Thank you for sharing the edible tips that can be used to keep the mind active and growing. I do hope that they find a cure for Alzheimer’s and dementia soon.

    • Look up the list at both Gallivanta’s and Jim’s comments with their definitions for Hangry (kind of a cross between angry and hungry, but their definitions are much better). It will be added to the next dictionary.
      I love the words quillet and xyster, Judy, and can’t wait to use them in Scrabble!

  18. I do remember the alphabet noodles and it was a good way for mothers to get their children to eat their food. I love the way you bring these everyday events into thought-provoking posts, and your suggestions for Alzheimer’s.

    • Thanks, Elizabeth. I remember babysitting a family with 5 young sons, and one day I served alphabet soup and grilled cheese sandwiches for their lunch. It wasn’t quite as much fun when I realized they were spooning out the letters from their soup and making words to stick on the table. 😉

  19. Molly

    Mom, you can tell you were a teacher. Once a teacher, always a teacher!

    This was a great activity to do with Grandma then, and a fun activity for me to duplicate with my students now!

    My students also love to write/draw in shaving cream that has been spread out on the table. I wonder if grandma would enjoy that?

    Love you….

  20. Grandma would have loved the shaving cream on the table, and I’m sure she would have sat down with your students and joined right in to write with them. She would be so proud of what you’re doing with your students, Molly.
    I got several boxes of the alphabet cookies for your students. We’ll hope they use them to write a few words before they gobble them down!
    Love you, too, Mookie!

  21. Nancy Parker Brummett

    Great reminders, Marylin. In my assisted living Bible study, the residents always seem to “come to life” when I have something tactile to pass around. Maybe it’s a branch of fall leaves as we talk about life’s changes, or a small stone as we talk about spiritual milestones. Your words encourage me to look for more tactile experiences to introduce. Thanks.

    • It really is amazing what something tactile will add to the learning curve, Nancy. With my mom, sometimes it’s the sense of smell (if I bring fresh lilies in a vase) or sound (once I found a channel on TV that featured two children’s choirs singing “Jesus Loves Me” and other favorites) and for a wonderful moment my mom was alert and participating.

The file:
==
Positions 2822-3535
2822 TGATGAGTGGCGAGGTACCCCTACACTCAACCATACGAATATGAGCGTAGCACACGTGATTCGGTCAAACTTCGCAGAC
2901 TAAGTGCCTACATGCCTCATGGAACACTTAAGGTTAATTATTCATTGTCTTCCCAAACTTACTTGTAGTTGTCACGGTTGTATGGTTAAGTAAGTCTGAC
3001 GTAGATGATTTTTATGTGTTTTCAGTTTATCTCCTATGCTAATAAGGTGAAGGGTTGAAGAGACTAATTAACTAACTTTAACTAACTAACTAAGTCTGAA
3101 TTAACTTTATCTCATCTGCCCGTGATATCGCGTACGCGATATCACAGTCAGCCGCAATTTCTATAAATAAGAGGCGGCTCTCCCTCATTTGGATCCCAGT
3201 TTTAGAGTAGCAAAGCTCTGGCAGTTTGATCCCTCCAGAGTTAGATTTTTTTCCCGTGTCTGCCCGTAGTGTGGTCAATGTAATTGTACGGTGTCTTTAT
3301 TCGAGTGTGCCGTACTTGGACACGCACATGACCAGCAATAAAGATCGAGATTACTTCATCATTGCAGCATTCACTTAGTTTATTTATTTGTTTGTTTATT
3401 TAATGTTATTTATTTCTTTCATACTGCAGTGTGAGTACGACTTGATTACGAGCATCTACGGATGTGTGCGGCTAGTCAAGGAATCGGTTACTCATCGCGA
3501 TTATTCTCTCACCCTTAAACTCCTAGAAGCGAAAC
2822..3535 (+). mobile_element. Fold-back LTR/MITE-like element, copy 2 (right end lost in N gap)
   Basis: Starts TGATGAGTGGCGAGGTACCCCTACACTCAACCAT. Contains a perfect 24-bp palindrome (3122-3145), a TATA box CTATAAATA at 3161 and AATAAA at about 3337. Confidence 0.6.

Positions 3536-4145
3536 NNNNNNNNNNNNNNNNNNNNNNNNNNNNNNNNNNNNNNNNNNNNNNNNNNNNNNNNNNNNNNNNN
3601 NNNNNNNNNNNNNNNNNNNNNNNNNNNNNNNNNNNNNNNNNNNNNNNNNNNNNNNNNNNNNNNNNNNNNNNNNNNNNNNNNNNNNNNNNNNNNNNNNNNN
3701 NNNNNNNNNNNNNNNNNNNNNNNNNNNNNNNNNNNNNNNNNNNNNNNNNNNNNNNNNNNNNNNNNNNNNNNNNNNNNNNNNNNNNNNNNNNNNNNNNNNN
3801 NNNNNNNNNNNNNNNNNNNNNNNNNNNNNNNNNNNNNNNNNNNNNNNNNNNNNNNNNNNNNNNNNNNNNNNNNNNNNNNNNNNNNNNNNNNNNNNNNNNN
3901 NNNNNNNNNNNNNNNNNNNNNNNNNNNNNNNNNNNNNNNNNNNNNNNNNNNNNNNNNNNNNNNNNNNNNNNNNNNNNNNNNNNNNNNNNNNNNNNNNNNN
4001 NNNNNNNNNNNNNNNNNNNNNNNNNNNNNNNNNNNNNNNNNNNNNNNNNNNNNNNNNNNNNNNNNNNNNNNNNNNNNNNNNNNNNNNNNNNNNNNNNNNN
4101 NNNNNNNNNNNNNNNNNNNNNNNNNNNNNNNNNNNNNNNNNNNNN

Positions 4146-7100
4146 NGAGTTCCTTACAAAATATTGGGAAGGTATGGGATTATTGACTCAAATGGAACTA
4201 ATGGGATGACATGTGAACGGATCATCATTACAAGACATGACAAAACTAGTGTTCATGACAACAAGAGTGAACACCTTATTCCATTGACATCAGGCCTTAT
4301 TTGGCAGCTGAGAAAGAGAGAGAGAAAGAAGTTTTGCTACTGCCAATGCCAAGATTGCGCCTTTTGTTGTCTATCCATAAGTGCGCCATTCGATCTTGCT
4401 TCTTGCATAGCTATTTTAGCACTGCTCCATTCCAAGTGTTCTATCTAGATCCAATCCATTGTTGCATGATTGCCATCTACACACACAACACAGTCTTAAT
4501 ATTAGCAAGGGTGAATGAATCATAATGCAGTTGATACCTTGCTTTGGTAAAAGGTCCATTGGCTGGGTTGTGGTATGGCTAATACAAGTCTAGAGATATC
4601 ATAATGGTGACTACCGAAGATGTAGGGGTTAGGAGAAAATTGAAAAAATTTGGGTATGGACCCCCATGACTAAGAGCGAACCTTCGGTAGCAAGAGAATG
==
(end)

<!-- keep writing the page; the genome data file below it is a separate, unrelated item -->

If you ever need a treat for your assisted living Bible study, I do recommend these Alphabet Cookies to spell with and munch on with their tea at the end of the lesson.

  22. Your years of experience paying deep attention to the sensory reactions of your parents is very moving to me. I enjoyed making words with my children out of Campbell soup letters and Alphabet cheerios. My mother is losing her hearing. I hope we children can be as creative as you are at finding ways to break through the sensory barriers to communication.

    • I have to admit, Shirley, that many times my great ideas leave my mother napping in her recliner and me holding a tray with alphabet cookies to eat or play dough to play, etc. We just do the best we can, right? 😉
      Thank you for your sweet compliments.

  23. Shirley, I wanted to congratulate the great success of BLUSH and wish you the best with this new distribution. But when I go to your site there are little squares with question marks and no place to leave a message.

  24. Thanks for this feedback, Marylin. I have been experiencing numerous glitches with my new site. Do you have a problem using this link?

    Was the problem you had above based on using my Gravatar?

  25. Thanks for helping, Shirley. I don’t know what the glitch was, but on the third try I got through. And I also now have my own copy of BLUSH on my Kindle!!! I’m going to write emails to my friends and fellow writers and tell them to get their own copies!

  26. This is very interesting, You are a very skilled blogger. I have joined your feed and look forward to seeking more of your wonderful post. Also, I have shared your website in my social networks!